I know a compliment on your appearance always seems like a good thing. We all want to hear we look nice, but running for public service is serious and important. I am asking people to trust me with their tax dollars, their safety, the future of their community. I am asking for their vote and how I look is completely irrelevant. Again, I think it's safe to assume my male opponents didn't receive many comments on their appearance.

Towards the end of the campaign, someone wrote a letter-to-the-editor to our local paper warning people not to vote for me or another woman who was running for mayor. The letter argued that we were "stealth" and "devious" and hiding our true political motives in running for office.

Both my race and the mayoral race was nonpartisan. However, I was still open and honest about my partisan leanings and told anyone who asked what party I belonged to. So, first and foremost, the attack was wholly inaccurate. However, I also believe that letter and a letter posted publicly at party headquarters were gendered. The letter posted publicly also accused of us being "stealth" and hiding our real ideas. 

Forbes recently interviewed some of the world's most powerful women and asked the stereotype they hated the most. 

Conniving was in the top ten.

The idea is that women can't rise to positions of power on their own merit - women only rise because other people are grooming them (as the letter also claimed about me), because they are deceiving people, because they don't really belong here and they must be lying about who they are or what they represent in order to succeed.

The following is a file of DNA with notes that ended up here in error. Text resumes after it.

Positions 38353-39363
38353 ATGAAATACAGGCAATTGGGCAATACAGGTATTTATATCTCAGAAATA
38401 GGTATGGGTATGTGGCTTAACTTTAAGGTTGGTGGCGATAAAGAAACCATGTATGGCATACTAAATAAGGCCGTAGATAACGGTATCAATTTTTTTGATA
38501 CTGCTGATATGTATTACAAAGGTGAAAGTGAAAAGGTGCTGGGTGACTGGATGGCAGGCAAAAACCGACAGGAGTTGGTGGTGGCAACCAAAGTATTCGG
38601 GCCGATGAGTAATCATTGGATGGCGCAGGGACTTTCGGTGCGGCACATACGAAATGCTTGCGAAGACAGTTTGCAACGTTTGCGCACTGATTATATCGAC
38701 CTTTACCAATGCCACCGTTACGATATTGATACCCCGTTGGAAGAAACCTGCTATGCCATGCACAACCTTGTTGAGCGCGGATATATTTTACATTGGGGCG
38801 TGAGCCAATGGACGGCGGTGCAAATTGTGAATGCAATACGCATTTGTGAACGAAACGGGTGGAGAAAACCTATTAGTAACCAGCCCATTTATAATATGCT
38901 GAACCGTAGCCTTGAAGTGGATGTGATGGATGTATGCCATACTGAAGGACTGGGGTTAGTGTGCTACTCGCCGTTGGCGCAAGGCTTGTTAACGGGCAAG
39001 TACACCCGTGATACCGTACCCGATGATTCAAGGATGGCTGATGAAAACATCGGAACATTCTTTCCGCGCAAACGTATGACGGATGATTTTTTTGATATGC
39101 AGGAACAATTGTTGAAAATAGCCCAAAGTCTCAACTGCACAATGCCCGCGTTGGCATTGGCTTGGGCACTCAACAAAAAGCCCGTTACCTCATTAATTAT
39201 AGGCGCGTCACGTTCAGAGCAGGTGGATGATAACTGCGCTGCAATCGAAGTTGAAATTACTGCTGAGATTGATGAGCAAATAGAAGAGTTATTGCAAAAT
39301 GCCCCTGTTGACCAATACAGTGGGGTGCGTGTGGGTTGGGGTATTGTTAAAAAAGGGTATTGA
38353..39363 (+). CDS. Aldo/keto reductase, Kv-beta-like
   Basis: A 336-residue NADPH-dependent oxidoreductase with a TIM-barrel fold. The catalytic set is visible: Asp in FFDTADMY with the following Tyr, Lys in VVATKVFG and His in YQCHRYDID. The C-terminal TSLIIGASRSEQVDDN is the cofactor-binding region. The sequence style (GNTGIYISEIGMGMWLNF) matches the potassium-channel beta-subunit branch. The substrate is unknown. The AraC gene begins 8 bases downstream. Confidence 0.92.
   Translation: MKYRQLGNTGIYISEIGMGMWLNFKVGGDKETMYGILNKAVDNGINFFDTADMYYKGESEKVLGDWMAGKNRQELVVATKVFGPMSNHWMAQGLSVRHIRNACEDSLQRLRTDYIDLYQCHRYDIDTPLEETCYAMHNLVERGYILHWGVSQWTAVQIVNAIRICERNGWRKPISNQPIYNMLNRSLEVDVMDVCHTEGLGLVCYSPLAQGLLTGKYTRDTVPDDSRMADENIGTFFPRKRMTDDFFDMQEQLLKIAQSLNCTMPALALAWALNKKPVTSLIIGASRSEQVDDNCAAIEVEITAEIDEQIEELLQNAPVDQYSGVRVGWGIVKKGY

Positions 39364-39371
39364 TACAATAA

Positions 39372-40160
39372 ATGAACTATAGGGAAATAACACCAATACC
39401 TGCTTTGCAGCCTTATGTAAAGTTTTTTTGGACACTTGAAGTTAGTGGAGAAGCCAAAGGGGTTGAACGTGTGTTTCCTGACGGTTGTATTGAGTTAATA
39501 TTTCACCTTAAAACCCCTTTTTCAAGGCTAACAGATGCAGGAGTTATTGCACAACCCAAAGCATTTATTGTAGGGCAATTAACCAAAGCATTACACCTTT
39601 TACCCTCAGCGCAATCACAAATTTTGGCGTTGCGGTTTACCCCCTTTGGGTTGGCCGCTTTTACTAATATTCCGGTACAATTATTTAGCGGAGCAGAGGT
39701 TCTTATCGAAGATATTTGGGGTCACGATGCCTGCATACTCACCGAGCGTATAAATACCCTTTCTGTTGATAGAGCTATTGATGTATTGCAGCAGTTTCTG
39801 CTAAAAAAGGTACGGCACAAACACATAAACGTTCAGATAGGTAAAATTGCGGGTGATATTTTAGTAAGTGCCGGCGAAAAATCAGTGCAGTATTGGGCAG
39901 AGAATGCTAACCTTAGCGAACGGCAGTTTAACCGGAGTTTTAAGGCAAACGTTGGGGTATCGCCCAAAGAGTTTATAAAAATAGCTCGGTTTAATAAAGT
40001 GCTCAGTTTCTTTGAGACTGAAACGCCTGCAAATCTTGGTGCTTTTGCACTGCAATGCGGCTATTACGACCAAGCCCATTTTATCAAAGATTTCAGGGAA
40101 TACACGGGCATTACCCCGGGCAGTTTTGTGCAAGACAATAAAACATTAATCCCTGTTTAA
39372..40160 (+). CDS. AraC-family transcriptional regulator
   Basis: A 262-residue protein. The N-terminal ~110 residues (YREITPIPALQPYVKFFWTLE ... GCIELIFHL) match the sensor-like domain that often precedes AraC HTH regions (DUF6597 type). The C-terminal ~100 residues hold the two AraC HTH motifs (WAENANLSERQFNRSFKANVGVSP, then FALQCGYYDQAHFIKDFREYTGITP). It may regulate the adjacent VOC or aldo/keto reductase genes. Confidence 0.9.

It is incredibly upsetting and insulting. 

Now, in full disclosure, there are also benefits of being a woman running for office. No one seemed to feel threatened or fearful when they saw me knocking on their doors. I had a male friend tell me to make sure and always take several steps back from the door after knocking. However, I almost never did and no one seemed to care. As a woman, no one saw me as a physical threat. 

No one was openly rude or hostile to me because of my gender and I want to emphasize that the VAST majority of my interactions were amazingly positive and productive.

And every time the door opened and a little girl was standing there with wide eyes, every time I got to explain to her why I was there and what I was doing, every time she smiled back made every crappy thing people said to me worth it.

Still, making the decision to run for office is difficult for anyone, especially women. Running for office is psychologically and physically taxing. The voices that tell women they can't do it are loud - whether they are coming from within our own heads or from a voter. 

I guess all I'm asking is that the other voices be louder. If you know a woman who should run for office, encourage her. If you know a woman running for office, support her. If you hear someone commenting on a female politician's appearance, shut it down. Donate to organizations that support and train women running for office. 

Not because women are better or deserve special treatment, but - in the words of a pretty famous male politician - "when everybody is equal, we are all more free."

"Boys will be boys."

Last night, I laid in my hotel room and cried. I let Donald Trump’s ugly words wash over me and the stress I’ve been feeling for months as this race stretches on and on and I cried.